“Wait!” but Eloisa’s screams of protest were cut off as the rope swung down. She arched over the water, the rushing rapids looming closer to her bare toes. She shivered, clutching the rope for dear life as she watched the monster ravine rush past her in a blur. The rope arched up, up, up, and she took in a deep breath as the blue sky stretched out before her. And then she was rushing back down to solid ground, the wind blocking out her squeals of delight.
And that was all it took. Eloisa got off the rope, breathless and grinning, watching as the rest of the Lost Children took their turns.
After the ravine, the children raced up a hill, breaking off branches of trees and using them as makeshift swords in an epic battle. A small boy immediately picked Eloisa to be on his team, and the two of them sprung out of the bushes and knocked their branches against the other children’s ankles.
When the twigs snapped from overuse, the children stuck their feet in the mud and tried to see who could stay in it longest without giggling. A girl named Ruby with fierce dark eyes won that one.
The eldest girl taught Eloisa how to keep her balance cartwheeling on a line of rocks and asked Elosia to decorate her hair with wildflowers. Soon all of the Lost Children were following suit, picking daisies, buttercups, and clovers. Eloisa placed a crown of bellflowers in her hair, earning a winning grin from Wren.
When the sun came down, the children made finger puppets in the shadow of the fire, telling stories of pirates and lost ships, of crumbling monarchies and trapped princesses. Eloisa watched in awe as shadows of the flames danced across her face.
“You look like a warrior,” Wren whispered in her ear.
Eloisa felt her cheeks warm. “Thanks.”
She hadn’t had a chance to ask him more about the Lost Children, about himself, about what it all meant. But at that moment, she didn’t care. She was finally surrounded by kids her age, kids who wanted to daydream and get messy in the dirt, kids who seemed to have no care in the world. She never wanted this night to end.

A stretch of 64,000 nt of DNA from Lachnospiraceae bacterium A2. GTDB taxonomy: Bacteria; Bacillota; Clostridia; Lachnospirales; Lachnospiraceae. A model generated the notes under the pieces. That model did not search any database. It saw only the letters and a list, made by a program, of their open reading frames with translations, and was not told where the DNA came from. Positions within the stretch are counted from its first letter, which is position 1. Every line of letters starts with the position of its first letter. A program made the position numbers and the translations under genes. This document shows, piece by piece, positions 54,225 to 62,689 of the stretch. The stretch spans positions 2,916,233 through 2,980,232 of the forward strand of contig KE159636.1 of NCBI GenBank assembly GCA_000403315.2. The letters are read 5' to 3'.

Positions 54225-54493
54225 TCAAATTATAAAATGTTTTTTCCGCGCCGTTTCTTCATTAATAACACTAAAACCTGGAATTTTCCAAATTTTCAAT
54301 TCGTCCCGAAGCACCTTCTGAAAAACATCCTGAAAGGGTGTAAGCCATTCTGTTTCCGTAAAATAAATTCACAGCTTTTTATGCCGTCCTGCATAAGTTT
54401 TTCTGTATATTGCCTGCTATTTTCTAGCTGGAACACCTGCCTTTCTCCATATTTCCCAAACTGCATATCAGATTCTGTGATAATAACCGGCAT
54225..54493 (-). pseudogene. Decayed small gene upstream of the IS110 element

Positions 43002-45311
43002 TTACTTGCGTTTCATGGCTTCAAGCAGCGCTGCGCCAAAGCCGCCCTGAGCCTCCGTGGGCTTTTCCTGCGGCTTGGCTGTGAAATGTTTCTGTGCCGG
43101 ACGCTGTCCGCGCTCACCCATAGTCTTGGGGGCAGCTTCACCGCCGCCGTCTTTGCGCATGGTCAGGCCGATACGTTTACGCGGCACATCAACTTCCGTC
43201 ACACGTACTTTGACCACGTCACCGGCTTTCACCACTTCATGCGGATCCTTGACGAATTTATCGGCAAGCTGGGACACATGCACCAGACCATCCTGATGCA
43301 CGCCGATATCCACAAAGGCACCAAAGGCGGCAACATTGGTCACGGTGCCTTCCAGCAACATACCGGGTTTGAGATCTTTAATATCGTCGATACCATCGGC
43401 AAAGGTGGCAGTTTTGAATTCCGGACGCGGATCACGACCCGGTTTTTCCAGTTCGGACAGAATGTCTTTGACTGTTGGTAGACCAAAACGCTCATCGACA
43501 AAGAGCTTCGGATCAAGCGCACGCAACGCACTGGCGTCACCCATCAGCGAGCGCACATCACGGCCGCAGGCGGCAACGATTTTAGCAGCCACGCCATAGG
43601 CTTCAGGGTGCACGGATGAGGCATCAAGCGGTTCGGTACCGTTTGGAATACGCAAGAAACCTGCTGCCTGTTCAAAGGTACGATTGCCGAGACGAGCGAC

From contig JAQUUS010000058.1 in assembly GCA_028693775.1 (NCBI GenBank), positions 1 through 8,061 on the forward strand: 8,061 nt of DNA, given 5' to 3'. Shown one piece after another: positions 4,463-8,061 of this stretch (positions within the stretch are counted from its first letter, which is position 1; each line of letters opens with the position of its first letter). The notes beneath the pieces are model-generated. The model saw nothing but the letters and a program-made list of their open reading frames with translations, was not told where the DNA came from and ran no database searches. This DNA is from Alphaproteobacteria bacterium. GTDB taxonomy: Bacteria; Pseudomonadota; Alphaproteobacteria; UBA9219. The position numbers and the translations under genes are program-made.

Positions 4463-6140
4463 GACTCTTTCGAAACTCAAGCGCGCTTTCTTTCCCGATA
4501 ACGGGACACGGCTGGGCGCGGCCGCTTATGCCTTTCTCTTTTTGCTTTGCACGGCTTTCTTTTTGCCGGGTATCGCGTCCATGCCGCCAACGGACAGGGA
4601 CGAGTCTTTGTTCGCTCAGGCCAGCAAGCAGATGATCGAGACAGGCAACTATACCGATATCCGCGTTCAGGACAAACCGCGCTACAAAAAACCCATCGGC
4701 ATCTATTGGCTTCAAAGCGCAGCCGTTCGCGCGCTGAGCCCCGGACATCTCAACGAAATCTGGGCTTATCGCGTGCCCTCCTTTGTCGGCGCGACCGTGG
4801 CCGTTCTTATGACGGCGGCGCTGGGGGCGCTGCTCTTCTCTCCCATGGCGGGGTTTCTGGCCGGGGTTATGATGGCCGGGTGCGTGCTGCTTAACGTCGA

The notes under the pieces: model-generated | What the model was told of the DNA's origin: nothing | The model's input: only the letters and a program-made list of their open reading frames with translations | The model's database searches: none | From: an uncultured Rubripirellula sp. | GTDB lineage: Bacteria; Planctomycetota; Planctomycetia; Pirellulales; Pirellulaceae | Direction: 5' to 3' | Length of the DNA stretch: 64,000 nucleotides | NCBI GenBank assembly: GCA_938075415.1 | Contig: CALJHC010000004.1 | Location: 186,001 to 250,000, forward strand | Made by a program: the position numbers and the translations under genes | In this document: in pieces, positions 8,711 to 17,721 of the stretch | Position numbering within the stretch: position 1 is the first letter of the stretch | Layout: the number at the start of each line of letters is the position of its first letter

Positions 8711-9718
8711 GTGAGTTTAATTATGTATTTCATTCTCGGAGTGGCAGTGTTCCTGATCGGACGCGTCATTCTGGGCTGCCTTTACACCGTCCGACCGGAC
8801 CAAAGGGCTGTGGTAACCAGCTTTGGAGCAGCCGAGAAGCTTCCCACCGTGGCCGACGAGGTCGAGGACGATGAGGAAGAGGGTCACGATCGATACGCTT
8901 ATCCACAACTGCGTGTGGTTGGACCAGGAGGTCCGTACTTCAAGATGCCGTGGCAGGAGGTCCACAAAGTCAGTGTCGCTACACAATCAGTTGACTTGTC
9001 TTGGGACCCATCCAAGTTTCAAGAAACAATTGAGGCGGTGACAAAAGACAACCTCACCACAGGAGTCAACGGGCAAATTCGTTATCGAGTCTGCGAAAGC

The story of a girl yearning for magic and wonder in her life has always lived inside of me. But the particulars of Eloisa and Wren’s story came to life last summer, when I participated in the Iowa Young Writers’ Studio Summer Program. Over the course of the Program, we discussed different craft concepts, ranging from character to setting to detail. When writing this story, I kept in mind the ideas of perspective and concrete details, to create a tale that felt tangible and real.
As the reader views the world through the eyes of Eloisa, an eight-year-old, I was careful to distance the reader from her thoughts just enough so I could describe the setting with a more mature perspective, whilst still maintaining Eloisa’s innocence. When returning to this piece, I knew I had to select an excerpt from my original work that could both stand on its own and capture the essence of the longer version. My absolute favorite part of the story is when Wren introduces Eloisa to the Lost Children, and when she gets to spend an entire day with other kids who see the world like she does. The dynamic between Eloisa and Wren was also an important element to have in the excerpt, so I condensed the scene when Wren saves Eloisa from the water, in order to keep all of the best parts of the story inside.
Claire Giannosa is a young writer from NYC, who spends all of her free time lost in stories. Last year she started writing her very first novel, and hopes to one day share many more with the world. Outside of writing, she is an active board member of Model United Nations and enjoys engaging in international policy. She also spends time exploring the city, dancing with elementary school kids, and scribbling poems in a notebook.